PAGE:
But what Walker does point out (although it clearly wasn’t her intent) is very valuable. If the communities hosting just two companies, Google and Apple, built enough housing for their workers – near where the company headquarters is situated – the housing crisis would go away. (more after the jump)

If you are approving a massive new office complex, why not accept dense housing?


Instead, the Peninsula communities keep approving giant new amounts of office space then refuse to build much of any housing at all.

When Mountain View and Cupertino approve massive office complexes for tech firms, they are saying, in essence, that somebody else – read: San Francisco – has to provide all the housing. Oh, and we’ll be all environmental by hiring luxury buses to bring the workers from the bedroom community of SF to their workplace in what once was the suburban (bedroom) community of Cupertino or Mountain View.

It’s funny how this works. From the 1950s to the 1990s, city and regional planners operated on the notion that San Francisco would be a business hub, with highrise offices, and the workers would live in the burbs and come to work on the freeways and later, on BART. Now, the planners on the Peninsula assume that the workers will live in San Francisco (and the mayor who wants to “create jobs” in the city assumes the same thing) and nobody ever thinks about what that will do to the people who already live here.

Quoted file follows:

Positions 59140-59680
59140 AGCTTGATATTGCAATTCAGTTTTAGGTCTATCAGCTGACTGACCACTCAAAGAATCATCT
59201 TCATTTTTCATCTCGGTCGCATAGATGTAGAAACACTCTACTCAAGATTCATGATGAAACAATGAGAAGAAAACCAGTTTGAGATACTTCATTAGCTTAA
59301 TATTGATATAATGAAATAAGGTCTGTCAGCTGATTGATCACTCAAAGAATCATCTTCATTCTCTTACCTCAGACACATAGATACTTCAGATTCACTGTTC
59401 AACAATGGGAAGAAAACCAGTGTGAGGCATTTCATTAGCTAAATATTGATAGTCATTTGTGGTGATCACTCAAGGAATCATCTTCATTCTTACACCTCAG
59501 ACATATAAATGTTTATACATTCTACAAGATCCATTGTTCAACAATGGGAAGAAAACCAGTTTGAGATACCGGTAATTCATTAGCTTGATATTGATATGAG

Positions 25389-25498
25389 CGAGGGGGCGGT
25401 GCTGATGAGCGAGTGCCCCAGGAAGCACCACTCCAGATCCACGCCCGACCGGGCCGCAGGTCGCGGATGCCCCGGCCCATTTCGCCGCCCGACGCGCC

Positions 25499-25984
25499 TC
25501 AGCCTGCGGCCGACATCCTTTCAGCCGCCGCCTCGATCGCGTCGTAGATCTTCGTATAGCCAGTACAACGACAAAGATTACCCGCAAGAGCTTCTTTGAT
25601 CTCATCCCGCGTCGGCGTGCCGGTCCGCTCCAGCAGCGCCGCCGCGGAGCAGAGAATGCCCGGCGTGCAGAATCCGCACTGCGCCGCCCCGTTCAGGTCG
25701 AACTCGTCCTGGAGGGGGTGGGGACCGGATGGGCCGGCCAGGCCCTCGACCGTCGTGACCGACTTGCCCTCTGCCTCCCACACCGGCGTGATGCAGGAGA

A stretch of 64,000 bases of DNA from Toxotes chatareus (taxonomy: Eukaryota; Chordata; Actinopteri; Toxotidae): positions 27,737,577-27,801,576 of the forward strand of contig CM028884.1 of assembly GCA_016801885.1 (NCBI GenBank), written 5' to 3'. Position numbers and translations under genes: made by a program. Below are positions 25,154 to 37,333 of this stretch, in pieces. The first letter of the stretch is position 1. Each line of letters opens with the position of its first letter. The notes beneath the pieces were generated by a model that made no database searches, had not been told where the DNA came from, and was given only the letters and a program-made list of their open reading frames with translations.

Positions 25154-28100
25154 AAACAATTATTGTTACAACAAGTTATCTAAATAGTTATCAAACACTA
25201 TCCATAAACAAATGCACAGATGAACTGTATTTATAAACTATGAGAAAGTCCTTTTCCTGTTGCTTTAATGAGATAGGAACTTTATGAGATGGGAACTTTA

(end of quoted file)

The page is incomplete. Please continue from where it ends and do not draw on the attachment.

The Plan Bay Area housing allocations all assume that San Francisco will take a huge brunt of the housing needs for a labor force on the Peninsula. That makes as much sense as the dumb idea in the 1960s that everyone would work in SF and live in the suburbs (which, by the way, now are unwilling to accept any residential density, but are happy to get the tax revenue for office density.)

You wonder if anyone in the Bay Area planning world has a clue to what’s going on.

Tim Redmond
Tim Redmond has been a political and investigative reporter in San Francisco for more than 30 years. He spent much of that time as executive editor of the Bay Guardian. He is the founder of 48hills.